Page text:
2 posts tagged “data scraping”

Aligning Interests: A PatientsLikeMe Year in Review (Part VII – Business Development)

Posted January 12th, 2011 by

2010 was a strong year for business development at PatientsLikeMe.  Our goal was – and continues to be – to align patients’ needs with industry interests in order to maximize interaction between the two.  Here are a few of our successes and challenges over the year.

Successes

1.  New Partnerships, New Communities

In the first quarter of 2010, PatientsLikeMe launched two communities with corporate partners.  UCB helped us develop our Epilepsy Community, while Novartis partnered with us to create our Transplants Community.  Both communities have grown to more than 3,000 patient members and are now the largest of their kind in the world.

As with all of our partnerships, we made sure the focus is on the patient experience.   For example, what are your perceptions about the medications you take?  How do you see these treatments impacting your quality of life?  Getting quantifiable data on such questions can help our partners understand how they can help patients like you improve your health outcomes.

2.  Enhanced Services for Partners

When we create products and services for our corporate partners, it’s with a single objective:  to amplify the patient voice.  As a result, healthcare companies who wish to improve health outcomes have the information to improve their products and services accordingly.  In 2010, PatientsLikeMe further heightened the voice of patients by enhancing two existing products.

PatientsLikeMeListenTM and PatientsLikeMeLandscapeTM

screen-shot-2011-01-12-at-113913-amThese complementary services help measure both the frequency and sentiment of treatment discussions in our community forums.  In 2010, we added functionality that allows our partners to see a longitudinal comparative view of patient sentiment (using  PatientsLikeMeListenTM) as well as identify discussion topics that are rising within a forum (using PatientsLikeMeLandscapeTM ).  Both products help to elevate patient concerns and bring their importance and relevance to life for industry partners.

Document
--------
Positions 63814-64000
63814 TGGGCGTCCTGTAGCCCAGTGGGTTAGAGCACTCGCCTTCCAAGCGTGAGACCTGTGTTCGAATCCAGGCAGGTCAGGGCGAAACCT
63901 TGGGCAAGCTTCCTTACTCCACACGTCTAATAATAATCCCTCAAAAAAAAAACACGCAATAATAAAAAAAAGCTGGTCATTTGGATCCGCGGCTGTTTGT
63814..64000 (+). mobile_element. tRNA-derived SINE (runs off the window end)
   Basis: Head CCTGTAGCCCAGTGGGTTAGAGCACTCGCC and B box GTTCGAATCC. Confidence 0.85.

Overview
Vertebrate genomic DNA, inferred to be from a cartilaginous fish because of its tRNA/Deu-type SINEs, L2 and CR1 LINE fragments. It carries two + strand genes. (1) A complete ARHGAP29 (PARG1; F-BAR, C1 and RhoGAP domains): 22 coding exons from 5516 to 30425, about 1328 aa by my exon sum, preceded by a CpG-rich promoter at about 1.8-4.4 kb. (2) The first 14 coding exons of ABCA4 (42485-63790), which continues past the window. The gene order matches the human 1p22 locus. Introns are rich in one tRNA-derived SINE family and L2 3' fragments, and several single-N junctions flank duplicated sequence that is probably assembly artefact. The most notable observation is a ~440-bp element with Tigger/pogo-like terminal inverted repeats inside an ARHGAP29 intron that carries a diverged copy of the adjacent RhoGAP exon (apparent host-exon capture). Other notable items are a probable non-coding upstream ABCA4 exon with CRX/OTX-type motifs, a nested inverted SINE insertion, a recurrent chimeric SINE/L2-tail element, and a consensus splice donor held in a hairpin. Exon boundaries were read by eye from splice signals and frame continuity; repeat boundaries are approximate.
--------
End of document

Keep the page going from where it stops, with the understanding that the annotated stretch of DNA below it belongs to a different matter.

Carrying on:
Challenges

As a for-profit health company that enables data sharing by patients, we knew we’d face our share of challenges.  2010 was no different.  Many groups, including patients, nonprofits, government and industry, had valid concerns about working with PatientsLikeMe because of our Openness Philosophy.

1.  Guidance on Industry Interaction with Social Media

One of the main (and valid) concerns our industry partners express is that the Food and Drug Administration has yet to deliver clear guidelines on how to interact with social media.  Dipping their collective toes into the social media wave pool is perceived as risky because the FDA levies severe penalties for companies attempting to directly sell to patients.

PatientsLikeMe has taken a leadership role in addressing this concern by further developing our PatientsLikeMeLeadersTM service. After investigating all privacy and regulatory conditions, PatientsLikeMe has created a fully compliant solution for direct industry-patient feedback in an online forum that we moderate.  Now you as patients will be heard directly by those making decisions on what treatments are developed and how they are introduced, while our partners can learn what patients like you want and need – without fear of non-compliance.

2.  Being Open About the Data Scraping Incident

In May 2010, we discovered that a major media monitoring company had created a patient account and automatically downloaded forum posts in order to add data to their sentiment analysis client service.  Not only is that a violation of our User Agreement (“You may not use any robot, spider, scraper, or other automated means to access the Site or content or services provided on the Site for any purposes.”), but it reduces the trust patients have with our site.

We dealt with this challenge openly by disclosing our discovery of this “data scraping incident” the day it occurred.  We sent a message informing all patient members, and about 200 patient members left the site as a result.  In October 2010, The Wall Street Journal included PatientsLikeMe in its special series on the benefits and risks of sharing health information online, with the practice of data scraping highlighted as a risk to patients.  We welcomed this article coverage and continue to engage with other leaders in this ongoing discussion.